We investigated the effects of obesity surgery-induced weight loss on transcription factor 7-like 2 gene (TCF7L2) alternative splicing in adipose tissue and liver. Furthermore, we determined the association of TCF7L2 splicing with the levels of plasma glucose and serum free fatty acids (FFAs) in three independent studies (n = 216). Expression of the short mRNA variant, lacking exons 12, 13, and 13a, decreased after weight loss in subcutaneous fat (n = 46) and liver (n = 11) and was more common in subcutaneous fat of subjects with type 2 diabetes than in subjects with normal glucose tolerance in obese individuals (n = 54) and a population-based sample (n = 49). Additionally, there was a positive correlation between this variant and the level of fasting glucose in nondiabetic individuals (n = 113). This association between TCF7L2 splicing and plasma glucose was independent of the TCF7L2 genotype. Finally, this variant was associated with high levels of serum FFAs during hyperinsulinemia, suggesting impaired insulin action in adipose tissue, whereas no association with insulin secretion or insulin-stimulated whole-body glucose uptake was observed. Our study shows that the short TCF7L2 mRNA variant in subcutaneous fat is regulated by weight loss and is associated with hyperglycemia and impaired insulin action in adipose tissue.
Variants in the transcription factor 7-like 2 gene (TCF7L2) increase the risk of type 2 diabetes by 30–40% (1). However, the molecular mechanisms by which intronic variations in TCF7L2 induce hyperglycemia remain unknown. TCF7L2 single nucleotide polymorphisms (SNPs) may regulate open chromatin (2) and transcription of TCF7L2 (3). However, increased mRNA expression of TCF7L2 in islets from individuals with type 2 diabetes suggests that impaired transcription is not the primary mechanism for increased diabetes risk (3,4). Intronic SNPs can regulate mRNA splicing, as shown with monogenic diseases (5). Thus, TCF7L2 SNPs could lead to impaired TCF7L2 function and increased diabetes risk by changing mRNA variant distribution (6–10). Alternatively, TCF7L2 splicing could be altered by obesity and hyperinsulinemia, as we have recently shown reduced expression of several mRNA processing genes regulating alternative splicing in obese individuals (11).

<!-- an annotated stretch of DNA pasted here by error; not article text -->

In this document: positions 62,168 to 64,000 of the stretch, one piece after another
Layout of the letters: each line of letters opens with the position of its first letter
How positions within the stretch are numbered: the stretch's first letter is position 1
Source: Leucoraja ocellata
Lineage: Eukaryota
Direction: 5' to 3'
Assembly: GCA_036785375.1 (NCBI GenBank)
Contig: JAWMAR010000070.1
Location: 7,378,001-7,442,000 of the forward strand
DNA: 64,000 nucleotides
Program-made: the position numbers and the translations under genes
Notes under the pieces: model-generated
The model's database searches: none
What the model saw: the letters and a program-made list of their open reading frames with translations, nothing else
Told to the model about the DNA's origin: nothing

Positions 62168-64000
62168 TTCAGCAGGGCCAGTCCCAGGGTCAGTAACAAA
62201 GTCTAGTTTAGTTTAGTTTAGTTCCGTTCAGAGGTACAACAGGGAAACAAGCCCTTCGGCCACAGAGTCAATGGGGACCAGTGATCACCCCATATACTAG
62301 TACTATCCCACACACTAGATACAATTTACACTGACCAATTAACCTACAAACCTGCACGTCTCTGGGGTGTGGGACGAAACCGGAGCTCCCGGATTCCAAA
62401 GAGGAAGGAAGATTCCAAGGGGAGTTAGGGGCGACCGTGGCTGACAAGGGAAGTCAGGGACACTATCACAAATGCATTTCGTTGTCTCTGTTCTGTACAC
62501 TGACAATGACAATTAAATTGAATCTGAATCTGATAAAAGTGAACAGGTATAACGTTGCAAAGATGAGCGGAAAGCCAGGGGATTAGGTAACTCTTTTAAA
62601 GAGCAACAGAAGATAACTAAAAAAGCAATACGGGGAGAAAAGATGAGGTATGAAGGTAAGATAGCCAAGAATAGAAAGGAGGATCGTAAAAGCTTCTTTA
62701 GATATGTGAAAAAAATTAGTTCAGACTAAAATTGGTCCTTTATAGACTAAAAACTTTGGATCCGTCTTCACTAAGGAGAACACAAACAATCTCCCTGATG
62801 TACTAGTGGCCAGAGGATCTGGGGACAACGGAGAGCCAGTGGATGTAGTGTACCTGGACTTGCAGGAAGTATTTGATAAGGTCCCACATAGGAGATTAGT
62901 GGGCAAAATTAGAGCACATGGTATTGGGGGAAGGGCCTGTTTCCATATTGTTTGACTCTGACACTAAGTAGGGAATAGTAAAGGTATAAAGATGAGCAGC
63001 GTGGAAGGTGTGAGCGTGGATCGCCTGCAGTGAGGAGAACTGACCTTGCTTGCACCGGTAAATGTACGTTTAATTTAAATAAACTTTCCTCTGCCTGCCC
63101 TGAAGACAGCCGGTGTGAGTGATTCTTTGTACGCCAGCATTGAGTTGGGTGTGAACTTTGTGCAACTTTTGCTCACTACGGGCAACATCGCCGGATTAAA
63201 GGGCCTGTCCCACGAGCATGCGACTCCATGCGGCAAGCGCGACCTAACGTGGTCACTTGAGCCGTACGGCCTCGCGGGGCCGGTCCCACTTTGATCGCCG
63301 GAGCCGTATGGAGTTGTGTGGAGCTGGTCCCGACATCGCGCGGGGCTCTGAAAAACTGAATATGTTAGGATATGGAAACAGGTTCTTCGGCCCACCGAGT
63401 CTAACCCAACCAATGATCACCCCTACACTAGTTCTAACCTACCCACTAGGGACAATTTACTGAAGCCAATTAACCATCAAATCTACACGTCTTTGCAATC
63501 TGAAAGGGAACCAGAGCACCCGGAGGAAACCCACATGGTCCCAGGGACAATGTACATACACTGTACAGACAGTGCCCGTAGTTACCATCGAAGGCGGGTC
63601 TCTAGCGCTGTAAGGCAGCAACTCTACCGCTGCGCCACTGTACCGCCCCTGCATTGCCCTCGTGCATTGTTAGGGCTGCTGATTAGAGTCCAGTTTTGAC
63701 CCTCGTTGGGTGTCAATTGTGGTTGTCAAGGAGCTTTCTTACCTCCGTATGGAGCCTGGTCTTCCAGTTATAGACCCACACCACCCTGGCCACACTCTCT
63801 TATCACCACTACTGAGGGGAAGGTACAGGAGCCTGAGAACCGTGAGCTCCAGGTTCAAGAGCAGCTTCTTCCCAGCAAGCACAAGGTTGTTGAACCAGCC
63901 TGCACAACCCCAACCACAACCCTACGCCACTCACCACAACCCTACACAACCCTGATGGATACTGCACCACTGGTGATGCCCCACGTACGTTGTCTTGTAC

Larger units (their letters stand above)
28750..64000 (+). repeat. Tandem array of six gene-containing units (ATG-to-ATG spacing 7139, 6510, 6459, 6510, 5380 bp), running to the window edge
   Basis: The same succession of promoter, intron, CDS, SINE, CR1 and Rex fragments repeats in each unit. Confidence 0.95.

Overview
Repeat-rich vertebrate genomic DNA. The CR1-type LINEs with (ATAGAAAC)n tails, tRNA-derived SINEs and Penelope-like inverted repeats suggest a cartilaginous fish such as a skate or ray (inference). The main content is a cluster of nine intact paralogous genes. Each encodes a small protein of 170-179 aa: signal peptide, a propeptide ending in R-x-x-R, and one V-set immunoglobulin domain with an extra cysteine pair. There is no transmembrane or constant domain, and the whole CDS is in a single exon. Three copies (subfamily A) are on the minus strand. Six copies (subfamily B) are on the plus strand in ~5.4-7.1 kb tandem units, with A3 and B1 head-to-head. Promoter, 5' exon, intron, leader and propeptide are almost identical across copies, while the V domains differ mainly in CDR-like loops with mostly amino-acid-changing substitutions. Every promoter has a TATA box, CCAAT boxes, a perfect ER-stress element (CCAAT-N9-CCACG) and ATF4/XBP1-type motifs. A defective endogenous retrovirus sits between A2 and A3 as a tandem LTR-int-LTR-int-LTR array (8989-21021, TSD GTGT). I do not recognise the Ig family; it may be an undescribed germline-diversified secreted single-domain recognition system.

Human TCF7L2 consists of 18 exons and is subject to extensive alternative splicing. Alternative splicing of exons 12, 13, 13a, and 13b can lead to stop codons in exons 13a, 13b, or 14 and result in proteins with short, medium, or long reading frames (12). Only the protein encoded by the full exon 14 has binding sites for COOH-terminal protein binding protein, an inhibitor of the Wnt signaling pathway (13–15), and only variants including exon 13 encode a CRARF domain, which is needed for potent activation of the Wnt signaling cascade (14,16). Thus, changes in TCF7L2 splicing modify Wnt signaling and could alter diabetes risk.
We investigated the effect of weight loss induced by obesity surgery on the splicing of TCF7L2. We specifically focused on splicing variants that lead to impaired Wnt signaling (9,10) and therefore could contribute to increased adiposity. More specifically, we investigated tissue distribution of known TCF7L2 splice variants in subcutaneous and visceral fat tissue and in the liver and an impact of weight loss on TCF7L2 splicing in 95 individuals who had underwent obesity surgery. Finally, an association of adipose tissue TCF7L2 splice variants with the levels of plasma glucose and serum free fatty acids (FFAs) in three independent studies was investigated (n = 216). Our results demonstrate that a short 3′ end splice variant of TCF7L2 is regulated by weight loss and associates with glucose and fatty acid metabolism.
RESEARCH DESIGN AND METHODS